A Maryland legislative ethics committee has found that Del. Emmett Burns (D-Baltimore Co.) committed a “particularly egregious abuse of public resources” by writing a letter on official General Assembly letterhead to Steve Bisciotti, owner of the Baltimore Ravens football team, asking him to “take the necessary action” and order Ravens linebacker Brendon Ayanbadejo to “cease and desist” from expressing his support for marriage equality, according to The Washington Post.
Burns, a longtime foe of LGBT rights, was attempting to stop Ayanbadejo’s advocacy for marriage equality during last year’s fight over Question 6, a referendum on marriage equality, which Maryland voters approved in November by a margin of 52 percent to 48 percent. Maryland marriage license have been available to same-sex couples since the start of 2013.
The Joint Committee on Legislative Ethics on Monday found that Burns violated ethics rules, stating that delegates should not use their General Assembly letterhead to advocate for or against ballot measures. But the committee also found that, since Burns has already apologized for the incident, there is no need for disciplinary action, the Post reports.
“Your use of official General Assembly letterhead to pressure the employer of a citizen of Maryland to suppress the citizen’s right of free speech was a particularly egregious abuse of public resources,” the committee told Burns in a letter dated Jan. 30.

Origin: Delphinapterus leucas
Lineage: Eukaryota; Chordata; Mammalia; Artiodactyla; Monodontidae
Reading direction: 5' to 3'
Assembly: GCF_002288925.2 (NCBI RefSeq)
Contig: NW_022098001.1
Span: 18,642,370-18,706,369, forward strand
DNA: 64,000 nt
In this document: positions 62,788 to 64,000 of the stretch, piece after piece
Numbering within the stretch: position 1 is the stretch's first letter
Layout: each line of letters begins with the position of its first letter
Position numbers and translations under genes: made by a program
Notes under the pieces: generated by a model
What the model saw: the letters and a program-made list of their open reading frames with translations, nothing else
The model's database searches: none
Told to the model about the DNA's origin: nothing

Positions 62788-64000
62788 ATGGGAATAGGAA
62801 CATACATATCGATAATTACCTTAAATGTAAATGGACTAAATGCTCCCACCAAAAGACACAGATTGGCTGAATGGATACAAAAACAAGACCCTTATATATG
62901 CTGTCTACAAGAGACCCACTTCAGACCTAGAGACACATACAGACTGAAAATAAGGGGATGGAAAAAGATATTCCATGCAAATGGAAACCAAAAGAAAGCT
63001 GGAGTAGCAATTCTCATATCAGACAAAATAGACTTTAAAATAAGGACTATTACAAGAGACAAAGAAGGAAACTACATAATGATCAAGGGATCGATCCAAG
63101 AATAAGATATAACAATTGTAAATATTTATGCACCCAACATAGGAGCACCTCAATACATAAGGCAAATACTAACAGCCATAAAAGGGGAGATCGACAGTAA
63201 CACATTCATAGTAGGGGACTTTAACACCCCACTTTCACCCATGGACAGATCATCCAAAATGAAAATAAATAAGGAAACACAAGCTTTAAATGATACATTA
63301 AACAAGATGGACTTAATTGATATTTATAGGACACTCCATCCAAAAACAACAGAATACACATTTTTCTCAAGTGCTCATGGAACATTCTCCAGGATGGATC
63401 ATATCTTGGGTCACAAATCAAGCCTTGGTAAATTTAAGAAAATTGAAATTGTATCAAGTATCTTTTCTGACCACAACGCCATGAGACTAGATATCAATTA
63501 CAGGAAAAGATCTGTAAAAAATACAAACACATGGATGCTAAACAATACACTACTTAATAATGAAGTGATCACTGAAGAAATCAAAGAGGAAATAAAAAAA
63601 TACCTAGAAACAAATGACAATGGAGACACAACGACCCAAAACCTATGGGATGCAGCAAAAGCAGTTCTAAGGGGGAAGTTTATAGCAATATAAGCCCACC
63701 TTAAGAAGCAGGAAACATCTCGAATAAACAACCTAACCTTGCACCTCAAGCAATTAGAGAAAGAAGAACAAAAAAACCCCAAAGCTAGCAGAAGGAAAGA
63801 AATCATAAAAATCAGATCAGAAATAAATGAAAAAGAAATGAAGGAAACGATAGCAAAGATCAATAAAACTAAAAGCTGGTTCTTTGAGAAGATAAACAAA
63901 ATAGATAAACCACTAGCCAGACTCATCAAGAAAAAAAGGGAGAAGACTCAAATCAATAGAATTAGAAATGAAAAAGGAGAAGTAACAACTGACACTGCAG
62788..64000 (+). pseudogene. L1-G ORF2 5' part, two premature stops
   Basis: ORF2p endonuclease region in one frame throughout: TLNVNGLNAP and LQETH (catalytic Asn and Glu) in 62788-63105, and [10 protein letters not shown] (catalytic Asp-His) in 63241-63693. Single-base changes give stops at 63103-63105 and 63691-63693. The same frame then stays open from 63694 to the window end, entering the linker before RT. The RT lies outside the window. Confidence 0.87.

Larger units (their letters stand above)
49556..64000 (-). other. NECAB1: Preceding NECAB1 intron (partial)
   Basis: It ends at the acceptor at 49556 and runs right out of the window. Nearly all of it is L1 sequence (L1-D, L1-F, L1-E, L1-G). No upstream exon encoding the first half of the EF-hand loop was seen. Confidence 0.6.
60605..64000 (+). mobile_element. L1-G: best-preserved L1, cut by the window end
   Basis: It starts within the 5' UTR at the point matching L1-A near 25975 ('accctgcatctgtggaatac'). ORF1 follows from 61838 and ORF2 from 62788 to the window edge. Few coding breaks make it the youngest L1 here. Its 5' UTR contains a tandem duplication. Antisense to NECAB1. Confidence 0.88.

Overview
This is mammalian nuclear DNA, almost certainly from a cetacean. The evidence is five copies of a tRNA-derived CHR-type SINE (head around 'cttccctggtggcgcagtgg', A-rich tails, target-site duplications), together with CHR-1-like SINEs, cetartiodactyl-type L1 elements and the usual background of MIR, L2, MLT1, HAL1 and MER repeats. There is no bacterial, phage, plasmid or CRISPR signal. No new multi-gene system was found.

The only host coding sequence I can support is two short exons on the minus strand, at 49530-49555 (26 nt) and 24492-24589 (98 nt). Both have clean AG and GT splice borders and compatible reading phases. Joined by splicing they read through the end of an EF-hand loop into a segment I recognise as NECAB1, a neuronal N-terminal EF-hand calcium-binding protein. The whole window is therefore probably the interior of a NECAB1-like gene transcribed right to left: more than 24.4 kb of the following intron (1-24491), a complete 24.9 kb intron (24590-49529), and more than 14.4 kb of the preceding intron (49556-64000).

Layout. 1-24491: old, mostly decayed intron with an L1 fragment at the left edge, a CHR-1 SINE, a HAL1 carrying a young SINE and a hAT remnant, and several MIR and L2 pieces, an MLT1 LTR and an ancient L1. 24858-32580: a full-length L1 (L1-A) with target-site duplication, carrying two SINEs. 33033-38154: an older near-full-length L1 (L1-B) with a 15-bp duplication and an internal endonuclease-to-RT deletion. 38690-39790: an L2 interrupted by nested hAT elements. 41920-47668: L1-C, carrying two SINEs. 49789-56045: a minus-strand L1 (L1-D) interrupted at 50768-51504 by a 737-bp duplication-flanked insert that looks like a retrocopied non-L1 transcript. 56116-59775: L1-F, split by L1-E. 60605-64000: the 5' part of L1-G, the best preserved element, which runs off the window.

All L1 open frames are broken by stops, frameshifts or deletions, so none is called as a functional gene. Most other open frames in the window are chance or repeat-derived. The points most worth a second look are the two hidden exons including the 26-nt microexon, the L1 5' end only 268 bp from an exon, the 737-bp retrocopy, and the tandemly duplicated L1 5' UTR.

Ayanbadejo, who received support from fans and fellow football player Chris Kluwe after Burns tried to hinder his free-speech rights, has long been an ally in the fight for marriage equality, even though it put him at odds with some of his fellow teammates such as Matt Birk, who had written an opinion piece in his home-state paper, the Minneapolis Star Tribune, asking voters in Minnesota to approve a constitutional amendment that would have banned same-sex marriage, though same-sex marriages are already banned under state statute. Voters in Minnesota rejected the amendment.
After the Ravens won the AFC Championship and were headed to the Super Bowl, Ayanbadejo used his platform as a member of a Super Bowl team to advocate for marriage equality, emailing some proponents to ask how he could best get the message out.
Ayanbadejo’s actions also stood in contrast to a back-and-forth in the national media concerning anti-gay remarks made by San Francisco 49ers cornerback Chris Culliver in an interview with provocative talk-show host Artie Lange about how he would not want to be in the locker room with an openly gay teammate.
After receiving some national backlash, Culliver apologized for the remarks, but the situation was exacerbated after two of his teammates who had appeared in an “It Gets Better” video targeted at LGBT teens were asked about their involvement and denied taking part in the video. They were later shown the video and insisted they thought the project was an anti-bullying video, not targeted at the LGBT community. The project’s founder, Dan Savage, later pulled the video after the 49ers comments.
Meanwhile, Ayanbadejo’s teammate Terrell Suggs said that he would “absolutely not” have a problem with a gay teammate. After the Ravens defeated the 49ers 34-31 in the Super Bowl Feb. 3, Ayanbadejo did an interview with hip-hop mogul Russell Simmons where he reiterated his support for LGBT rights and marriage equality.
[Photo 1: Del. Emmett Burns (Courtesy of Maryland General Assembly). Photo 2: Brendon Ayanbadejo (Courtesy of Baltimore Ravens).]
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